As a parent, you may be setting a bad example for your kids by spanking or otherwise striking them, verbally or physically abusing your spouse, or by displaying bullying behavior such as:

  • Abusing your child’s sports coach, umpires and referees, or members of the opposing team.
  • Swearing at other drivers on the road.
  • Humiliating a waitress, shop assistant, or cab driver who makes a mistake.
  • Talking negatively about other students, parents, or teachers so that your child thinks it’s acceptable to use verbal abuse to intimidate others.

Tips for parents dealing with a bullying child

  • Learn about your child's life. If your behavior at home isn't negatively influencing your child, it's possible his or her friends or peers are encouraging the bullying behavior. Your child may be struggling to fit in or develop relationships with other kids. Talk to your child. The more understand about his or her life, the easier you'll be able to identify the source of the problem.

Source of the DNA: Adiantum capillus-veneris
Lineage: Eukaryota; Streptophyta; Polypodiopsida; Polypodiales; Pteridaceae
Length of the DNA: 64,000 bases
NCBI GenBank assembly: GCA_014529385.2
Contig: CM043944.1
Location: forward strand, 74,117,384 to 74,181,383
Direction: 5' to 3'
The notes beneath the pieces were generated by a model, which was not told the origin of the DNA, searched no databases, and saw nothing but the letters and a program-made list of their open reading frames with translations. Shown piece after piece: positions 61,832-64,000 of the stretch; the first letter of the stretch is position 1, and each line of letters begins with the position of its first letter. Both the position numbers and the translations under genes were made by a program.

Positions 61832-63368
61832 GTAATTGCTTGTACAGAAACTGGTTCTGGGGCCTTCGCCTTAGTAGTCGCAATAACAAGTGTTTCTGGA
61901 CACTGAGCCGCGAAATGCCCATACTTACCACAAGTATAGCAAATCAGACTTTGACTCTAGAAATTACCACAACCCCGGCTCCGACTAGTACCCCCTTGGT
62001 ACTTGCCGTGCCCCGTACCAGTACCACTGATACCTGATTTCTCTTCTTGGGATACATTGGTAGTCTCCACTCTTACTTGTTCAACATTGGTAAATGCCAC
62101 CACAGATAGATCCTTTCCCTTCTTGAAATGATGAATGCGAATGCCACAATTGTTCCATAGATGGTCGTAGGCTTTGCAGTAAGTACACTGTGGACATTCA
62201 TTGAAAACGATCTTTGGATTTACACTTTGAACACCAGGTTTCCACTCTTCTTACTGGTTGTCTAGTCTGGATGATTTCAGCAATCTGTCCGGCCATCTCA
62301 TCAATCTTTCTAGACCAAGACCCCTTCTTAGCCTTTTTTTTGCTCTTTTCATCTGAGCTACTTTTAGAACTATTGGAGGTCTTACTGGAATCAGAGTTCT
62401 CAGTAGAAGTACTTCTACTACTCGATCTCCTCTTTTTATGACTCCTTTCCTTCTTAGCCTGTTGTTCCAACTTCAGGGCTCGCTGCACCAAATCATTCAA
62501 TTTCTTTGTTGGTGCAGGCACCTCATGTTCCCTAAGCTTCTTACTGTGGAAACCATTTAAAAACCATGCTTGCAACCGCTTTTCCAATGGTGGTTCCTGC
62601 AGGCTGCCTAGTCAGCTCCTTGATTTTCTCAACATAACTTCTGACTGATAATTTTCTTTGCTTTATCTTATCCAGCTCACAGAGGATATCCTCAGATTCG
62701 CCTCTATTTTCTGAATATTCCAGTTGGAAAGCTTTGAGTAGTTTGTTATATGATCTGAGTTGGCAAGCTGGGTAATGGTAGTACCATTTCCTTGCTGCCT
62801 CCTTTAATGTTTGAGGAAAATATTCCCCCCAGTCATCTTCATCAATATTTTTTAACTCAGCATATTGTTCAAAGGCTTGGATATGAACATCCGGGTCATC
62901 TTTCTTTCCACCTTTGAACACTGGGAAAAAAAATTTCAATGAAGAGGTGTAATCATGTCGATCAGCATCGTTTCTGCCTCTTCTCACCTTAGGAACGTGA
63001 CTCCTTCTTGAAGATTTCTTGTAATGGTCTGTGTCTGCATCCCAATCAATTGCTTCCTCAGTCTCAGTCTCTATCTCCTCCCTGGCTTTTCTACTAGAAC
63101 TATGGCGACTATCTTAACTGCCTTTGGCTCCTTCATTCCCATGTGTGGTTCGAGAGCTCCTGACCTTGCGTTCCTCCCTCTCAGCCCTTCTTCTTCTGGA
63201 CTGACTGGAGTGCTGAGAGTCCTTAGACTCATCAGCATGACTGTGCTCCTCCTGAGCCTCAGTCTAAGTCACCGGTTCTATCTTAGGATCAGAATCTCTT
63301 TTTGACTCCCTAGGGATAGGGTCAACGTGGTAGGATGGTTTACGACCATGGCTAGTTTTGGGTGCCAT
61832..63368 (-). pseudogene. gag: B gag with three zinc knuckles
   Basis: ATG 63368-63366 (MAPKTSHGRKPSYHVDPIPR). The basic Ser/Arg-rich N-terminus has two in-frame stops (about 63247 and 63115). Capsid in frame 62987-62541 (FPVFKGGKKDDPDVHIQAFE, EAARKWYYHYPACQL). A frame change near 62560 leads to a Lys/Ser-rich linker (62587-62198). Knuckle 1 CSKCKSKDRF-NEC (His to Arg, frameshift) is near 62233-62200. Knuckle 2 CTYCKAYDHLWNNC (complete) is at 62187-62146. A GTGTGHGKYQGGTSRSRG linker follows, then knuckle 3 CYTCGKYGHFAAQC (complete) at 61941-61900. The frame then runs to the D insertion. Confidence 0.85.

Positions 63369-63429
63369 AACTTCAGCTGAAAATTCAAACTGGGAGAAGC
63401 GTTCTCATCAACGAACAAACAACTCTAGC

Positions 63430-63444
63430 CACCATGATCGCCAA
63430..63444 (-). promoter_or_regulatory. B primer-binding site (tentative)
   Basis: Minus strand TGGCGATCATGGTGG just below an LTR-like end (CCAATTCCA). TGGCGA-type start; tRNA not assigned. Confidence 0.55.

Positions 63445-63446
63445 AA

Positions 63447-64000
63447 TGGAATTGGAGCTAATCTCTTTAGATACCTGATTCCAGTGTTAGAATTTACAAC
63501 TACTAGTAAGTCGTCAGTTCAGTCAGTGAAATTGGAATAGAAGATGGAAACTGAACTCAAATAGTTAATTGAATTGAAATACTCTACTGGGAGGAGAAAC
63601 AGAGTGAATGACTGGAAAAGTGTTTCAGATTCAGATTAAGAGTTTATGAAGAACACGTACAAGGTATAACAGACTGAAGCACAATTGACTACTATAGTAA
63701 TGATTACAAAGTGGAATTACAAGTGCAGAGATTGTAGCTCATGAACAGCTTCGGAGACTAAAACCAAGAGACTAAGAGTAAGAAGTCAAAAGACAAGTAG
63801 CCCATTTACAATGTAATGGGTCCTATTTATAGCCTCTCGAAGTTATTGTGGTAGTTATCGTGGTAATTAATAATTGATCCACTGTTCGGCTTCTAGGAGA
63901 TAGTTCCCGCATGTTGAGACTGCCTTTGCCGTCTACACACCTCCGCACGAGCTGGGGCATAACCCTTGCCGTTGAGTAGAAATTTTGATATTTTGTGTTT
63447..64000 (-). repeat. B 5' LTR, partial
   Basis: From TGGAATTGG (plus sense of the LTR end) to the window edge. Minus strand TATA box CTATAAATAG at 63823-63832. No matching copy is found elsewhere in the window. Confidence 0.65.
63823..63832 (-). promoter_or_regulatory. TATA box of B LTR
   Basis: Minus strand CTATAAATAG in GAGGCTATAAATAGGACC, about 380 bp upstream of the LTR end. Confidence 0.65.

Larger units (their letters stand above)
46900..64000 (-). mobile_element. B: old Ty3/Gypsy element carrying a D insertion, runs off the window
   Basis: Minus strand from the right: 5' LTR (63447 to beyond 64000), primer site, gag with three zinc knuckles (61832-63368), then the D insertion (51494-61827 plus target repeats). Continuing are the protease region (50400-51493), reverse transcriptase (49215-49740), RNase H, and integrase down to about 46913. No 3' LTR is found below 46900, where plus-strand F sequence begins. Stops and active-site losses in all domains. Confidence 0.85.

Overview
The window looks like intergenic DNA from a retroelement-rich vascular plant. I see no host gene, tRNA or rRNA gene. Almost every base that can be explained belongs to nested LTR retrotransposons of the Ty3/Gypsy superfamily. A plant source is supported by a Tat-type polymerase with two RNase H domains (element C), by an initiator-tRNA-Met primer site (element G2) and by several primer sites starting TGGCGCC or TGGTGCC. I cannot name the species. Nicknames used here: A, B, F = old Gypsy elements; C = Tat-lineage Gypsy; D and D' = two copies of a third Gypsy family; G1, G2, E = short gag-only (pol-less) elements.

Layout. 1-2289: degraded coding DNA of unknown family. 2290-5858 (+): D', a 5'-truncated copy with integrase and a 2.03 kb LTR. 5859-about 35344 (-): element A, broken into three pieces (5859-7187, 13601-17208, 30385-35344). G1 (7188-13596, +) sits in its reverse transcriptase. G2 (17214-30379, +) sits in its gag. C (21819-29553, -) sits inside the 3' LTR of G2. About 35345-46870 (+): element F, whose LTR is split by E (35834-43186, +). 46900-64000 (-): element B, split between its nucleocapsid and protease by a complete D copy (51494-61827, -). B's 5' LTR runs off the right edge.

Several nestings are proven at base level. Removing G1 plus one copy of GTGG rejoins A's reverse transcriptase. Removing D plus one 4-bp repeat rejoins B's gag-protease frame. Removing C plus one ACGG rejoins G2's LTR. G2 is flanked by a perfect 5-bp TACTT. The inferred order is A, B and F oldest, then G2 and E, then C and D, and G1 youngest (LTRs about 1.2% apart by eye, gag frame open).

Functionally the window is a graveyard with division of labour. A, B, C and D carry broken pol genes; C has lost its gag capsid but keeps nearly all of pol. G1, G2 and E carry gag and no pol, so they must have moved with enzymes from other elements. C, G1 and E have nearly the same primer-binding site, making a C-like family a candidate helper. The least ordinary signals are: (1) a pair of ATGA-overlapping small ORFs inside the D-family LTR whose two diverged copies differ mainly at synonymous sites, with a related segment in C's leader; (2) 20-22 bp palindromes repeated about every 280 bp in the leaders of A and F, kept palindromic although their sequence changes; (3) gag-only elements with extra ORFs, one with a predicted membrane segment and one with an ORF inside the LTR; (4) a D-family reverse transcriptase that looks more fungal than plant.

• Educate your child about bullying. Your child may have difficulty reading social signs or may not understand how hurtful and damaging their behavior can be. Foster empathy and awareness by encouraging your child to look at their actions from the victim’s perspective. Remind your child that bullying can have legal consequences.
  • Manage stress. Teach your child positive ways to manage stress. Your child’s bullying may be an attempt at relieving stress. Or your own stress, anxiety, or worry may be creating an unstable home environment. Exercise, spending time in nature, or playing with a pet are great ways for both kids and adults to let off steam and relieve stress.
  • Set limits with technology. Let your child know you’ll be monitoring his or her use of computers, email, and text messaging. Limit the amount of time they spend playing video games and watching TV. Numerous studies reveal that many popular TV shows and violent video games celebrate negative values, reduce empathy, and encourage aggression in kids.